Natalie's work at Aldersgate, with five boys with muscular dystrophy her first summer and with a girl named Kelsey her second, has been the high point, "the most rewarding experience," of her life.
There was Anthony, mentally retarded as well as physically disabled, who still was "inquisitive, lively and optimistic. When Anthony was around, there was not a person near him who wasn't smiling." Kelsey required a feeding tube and could not talk, but she and Natalie found other ways to communicate. "Kelsey's reaction to the birds' songs and the squirrels that ran in front of us was priceless ... she taught me how to enjoy the little things in life," Natalie said.
Natalie once thought she might follow in her mother's footsteps and go into medicine. But, not surprisingly, she reconsidered: "I have a really weak stomach when it comes to blood."
Now it's law: "I decided that I had a good understanding of legal terms," she said, after reading motions in a divorce case. But while her mind may turn to law in the fall, her hands are now busy. Her summer plans include spending time sewing with her mother. "I really like shopping and I really want to start making clothes." Instead of what's available, "We think we can make them a lot better." She may affect the world the same way.NATASHIA PIAZZA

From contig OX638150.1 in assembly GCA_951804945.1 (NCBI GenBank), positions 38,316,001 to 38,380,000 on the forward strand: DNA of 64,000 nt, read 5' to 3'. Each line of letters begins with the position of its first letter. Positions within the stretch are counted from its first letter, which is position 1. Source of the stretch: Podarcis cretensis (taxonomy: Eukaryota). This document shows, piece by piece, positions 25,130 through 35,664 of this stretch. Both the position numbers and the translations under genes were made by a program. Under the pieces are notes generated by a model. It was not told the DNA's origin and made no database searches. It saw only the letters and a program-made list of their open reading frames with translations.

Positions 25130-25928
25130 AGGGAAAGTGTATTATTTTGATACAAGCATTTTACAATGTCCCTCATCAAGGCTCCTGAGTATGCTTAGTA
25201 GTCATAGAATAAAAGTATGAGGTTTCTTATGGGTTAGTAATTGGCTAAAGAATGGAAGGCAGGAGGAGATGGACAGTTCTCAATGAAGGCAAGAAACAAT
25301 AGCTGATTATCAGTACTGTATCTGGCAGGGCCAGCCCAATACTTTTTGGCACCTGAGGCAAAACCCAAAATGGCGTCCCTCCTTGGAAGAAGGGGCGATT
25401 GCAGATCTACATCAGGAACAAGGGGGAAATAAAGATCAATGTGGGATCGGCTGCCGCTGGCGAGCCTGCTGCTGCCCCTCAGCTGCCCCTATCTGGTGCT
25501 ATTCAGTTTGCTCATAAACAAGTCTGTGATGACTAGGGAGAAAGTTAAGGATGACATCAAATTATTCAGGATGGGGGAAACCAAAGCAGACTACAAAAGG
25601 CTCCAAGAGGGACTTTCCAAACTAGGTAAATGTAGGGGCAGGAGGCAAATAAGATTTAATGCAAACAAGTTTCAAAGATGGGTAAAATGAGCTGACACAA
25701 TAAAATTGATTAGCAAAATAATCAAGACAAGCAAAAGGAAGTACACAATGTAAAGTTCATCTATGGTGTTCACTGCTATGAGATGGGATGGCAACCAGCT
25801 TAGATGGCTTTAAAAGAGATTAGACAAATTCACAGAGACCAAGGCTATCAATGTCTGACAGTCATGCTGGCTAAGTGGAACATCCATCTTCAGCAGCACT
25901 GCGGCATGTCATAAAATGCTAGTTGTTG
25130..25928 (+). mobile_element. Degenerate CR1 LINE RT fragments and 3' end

The Times' All-Stars are smart, upbeat kids, for the most part homing in on their future careers. Natashia Piazza is all that and more: She's totally turned on by science and politics ("don't get me started!") and books, loves to sink her teeth into research and learn all there is to know about a subject, and articulates those desires surely and rapidly.
She's mature, firmly grounded, familiar with financial hardship. The oldest of four children of a single mom who worked nights, Natashia grew up a little faster than her peers. But tough times only made her family tighter, she says, and she's overflowing with pride on her mother's latest move: to return to college, at the U of A, to pick up where she left off when Natashia was born. "I'm so proud of her," she gushed. The feeling is, no doubt, mutual.